The blinding light of potential and short-term eating shenanigans
Most people want to lose weight, or change their eating habits, fast.
They want to know what they can do today.
That will make a difference today.
As we all know, often the solutions are nothing more than the get-rich-quick schemes of the weight loss world.
They don’t work.
But people still buy into them.
Because of potential.
The potential that something could make your dreams come true is too enticing to pass up. It makes us overlook common sense, and keeps us on the hamster wheel of weight loss:
Doing the same things over, and over, again…
Without even realizing it.
By focusing on potential, we often miss the cues and clues that point to what will really take us where we want to go.
Here’s an example:
I’ve recently been on a greens kick.
Almost every morning last week, I ate sautéed greens with eggs for breakfast, and felt great.
Then yesterday my friend told me about this new smoothie that has lots of greens in it.
So made it this morning.
The combination of ingredients was not particularly appealing to me, and then when I opened the blender lid, the smell was even less appealing. And as I drank it, it was flavorless.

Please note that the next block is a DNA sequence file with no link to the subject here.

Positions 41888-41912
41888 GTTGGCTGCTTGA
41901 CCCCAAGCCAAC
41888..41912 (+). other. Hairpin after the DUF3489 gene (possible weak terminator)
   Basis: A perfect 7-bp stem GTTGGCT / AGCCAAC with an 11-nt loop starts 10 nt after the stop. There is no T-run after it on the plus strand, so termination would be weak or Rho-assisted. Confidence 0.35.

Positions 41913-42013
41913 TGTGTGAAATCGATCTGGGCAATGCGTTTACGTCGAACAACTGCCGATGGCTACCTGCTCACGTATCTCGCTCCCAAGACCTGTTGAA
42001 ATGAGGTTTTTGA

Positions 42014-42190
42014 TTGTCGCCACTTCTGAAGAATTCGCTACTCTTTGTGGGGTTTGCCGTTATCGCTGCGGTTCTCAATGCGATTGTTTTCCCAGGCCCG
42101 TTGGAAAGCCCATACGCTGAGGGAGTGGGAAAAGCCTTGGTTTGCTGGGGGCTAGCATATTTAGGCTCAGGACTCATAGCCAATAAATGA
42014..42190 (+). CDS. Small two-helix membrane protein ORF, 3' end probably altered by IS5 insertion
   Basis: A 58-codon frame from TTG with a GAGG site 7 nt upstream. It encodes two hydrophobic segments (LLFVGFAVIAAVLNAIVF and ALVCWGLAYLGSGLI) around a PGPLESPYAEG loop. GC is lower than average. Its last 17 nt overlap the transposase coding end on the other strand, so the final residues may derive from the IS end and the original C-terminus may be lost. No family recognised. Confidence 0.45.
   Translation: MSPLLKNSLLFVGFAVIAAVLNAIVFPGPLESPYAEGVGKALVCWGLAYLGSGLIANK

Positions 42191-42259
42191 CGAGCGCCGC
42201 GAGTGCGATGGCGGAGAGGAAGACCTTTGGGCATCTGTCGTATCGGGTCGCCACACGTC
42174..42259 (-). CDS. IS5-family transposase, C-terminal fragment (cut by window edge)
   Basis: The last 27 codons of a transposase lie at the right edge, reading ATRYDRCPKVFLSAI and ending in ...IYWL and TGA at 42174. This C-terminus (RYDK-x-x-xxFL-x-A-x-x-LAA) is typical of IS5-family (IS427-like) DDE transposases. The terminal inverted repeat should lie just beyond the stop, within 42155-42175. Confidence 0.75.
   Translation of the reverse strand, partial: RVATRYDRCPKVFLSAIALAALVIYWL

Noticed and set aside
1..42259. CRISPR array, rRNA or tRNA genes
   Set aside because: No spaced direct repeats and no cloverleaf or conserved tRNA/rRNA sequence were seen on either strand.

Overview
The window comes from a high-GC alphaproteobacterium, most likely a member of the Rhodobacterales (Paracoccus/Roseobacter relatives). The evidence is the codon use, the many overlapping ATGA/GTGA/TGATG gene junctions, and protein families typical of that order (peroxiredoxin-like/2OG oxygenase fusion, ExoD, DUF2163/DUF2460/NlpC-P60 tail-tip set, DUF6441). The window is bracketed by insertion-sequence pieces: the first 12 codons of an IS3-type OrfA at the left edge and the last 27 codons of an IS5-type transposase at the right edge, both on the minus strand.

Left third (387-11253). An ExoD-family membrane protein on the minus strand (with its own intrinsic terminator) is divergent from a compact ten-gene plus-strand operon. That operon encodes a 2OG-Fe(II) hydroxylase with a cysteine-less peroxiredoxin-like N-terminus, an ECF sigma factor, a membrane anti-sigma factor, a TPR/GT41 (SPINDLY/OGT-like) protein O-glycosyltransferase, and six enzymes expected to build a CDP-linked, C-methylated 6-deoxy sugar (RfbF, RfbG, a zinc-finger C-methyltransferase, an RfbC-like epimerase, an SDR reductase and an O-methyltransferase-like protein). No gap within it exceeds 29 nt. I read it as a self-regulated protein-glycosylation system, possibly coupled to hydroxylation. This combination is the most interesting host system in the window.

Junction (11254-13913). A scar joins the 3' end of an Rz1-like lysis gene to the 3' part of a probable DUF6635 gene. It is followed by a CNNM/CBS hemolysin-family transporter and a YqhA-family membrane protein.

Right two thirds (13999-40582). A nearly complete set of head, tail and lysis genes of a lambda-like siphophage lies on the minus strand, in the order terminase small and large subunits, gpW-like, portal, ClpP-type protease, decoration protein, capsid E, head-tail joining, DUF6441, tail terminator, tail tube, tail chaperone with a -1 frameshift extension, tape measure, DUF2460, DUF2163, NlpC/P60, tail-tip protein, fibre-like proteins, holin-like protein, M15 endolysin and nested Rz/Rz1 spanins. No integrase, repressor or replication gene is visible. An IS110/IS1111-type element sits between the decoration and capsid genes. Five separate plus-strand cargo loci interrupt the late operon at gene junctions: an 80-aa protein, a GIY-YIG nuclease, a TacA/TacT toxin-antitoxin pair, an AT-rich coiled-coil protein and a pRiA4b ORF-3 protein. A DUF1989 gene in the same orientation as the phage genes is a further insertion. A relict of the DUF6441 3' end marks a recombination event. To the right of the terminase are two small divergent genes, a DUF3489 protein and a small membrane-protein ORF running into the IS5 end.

Then after, my belly was bloated and bubbly.
Luckily, I’ve gone down this road enough times to know two things:
First, this smoothie is not ‘healthy’ for me.
Second, even if it were, it’s not a long-term sustainable habit for me because I don’t enjoy the process of making or consuming it - so even if I were able to force myself to drink that smoothie every morning, eventually I would quit.
And, I would be no closer to finding food that actually works for me.
Not giving up on the potential of having what you want is a great thing, but only if you can also keep your feet on the ground noticing what’s happening as you eat.
I could have wasted weeks or months or more, drinking smoothies I didn’t really want, only to spring back to donuts and coffee to make up for all that deprivation. Ok donuts are a bit of an exaggeration, but you get my point.
That would been what we call a short-term shenanigan, disguised as a healthy endeavor.
When you’re ready to stop your shenanigans, and start making effective, lasting change, join us here:
Kate (& Jason)